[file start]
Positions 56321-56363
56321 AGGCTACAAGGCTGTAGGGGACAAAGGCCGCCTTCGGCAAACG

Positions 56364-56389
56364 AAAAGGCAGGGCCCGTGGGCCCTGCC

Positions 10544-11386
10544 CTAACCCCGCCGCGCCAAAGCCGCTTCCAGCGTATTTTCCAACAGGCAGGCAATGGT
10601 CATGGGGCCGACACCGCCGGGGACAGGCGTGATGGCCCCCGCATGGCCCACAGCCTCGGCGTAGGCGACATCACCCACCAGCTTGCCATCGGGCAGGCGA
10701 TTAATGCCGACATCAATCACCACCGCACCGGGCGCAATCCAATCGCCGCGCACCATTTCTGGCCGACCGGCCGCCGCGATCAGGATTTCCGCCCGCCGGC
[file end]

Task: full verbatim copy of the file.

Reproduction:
Positions 56321-56363
56321 AGGCTACAAGGCTGTAGGGGACAAAGGCCGCCTTCGGCAAACG

Positions 56364-56389
56364 AAAAGGCAGGGCCCGTGGGCCCTGCC

Positions 10544-11386
10544 CTAACCCCGCCGCGCCAAAGCCGCTTCCAGCGTATTTTCCAACAGGCAGGCAATGGT
10601 CATGGGGCCGACACCGCCGGGGACAGGCGTGATGGCCCCCGCATGGCCCACAGCCTCGGCGTAGGCGACATCACCCACCAGCTTGCCATCGGGCAGGCGA
10701 TTAATGCCGACATCAATCACCACCGCACCGGGCGCAATCCAATCGCCGCGCACCATTTCTGGCCGACCGGCCGCCGCGATCAGGATTTCCGCCCGCCGGC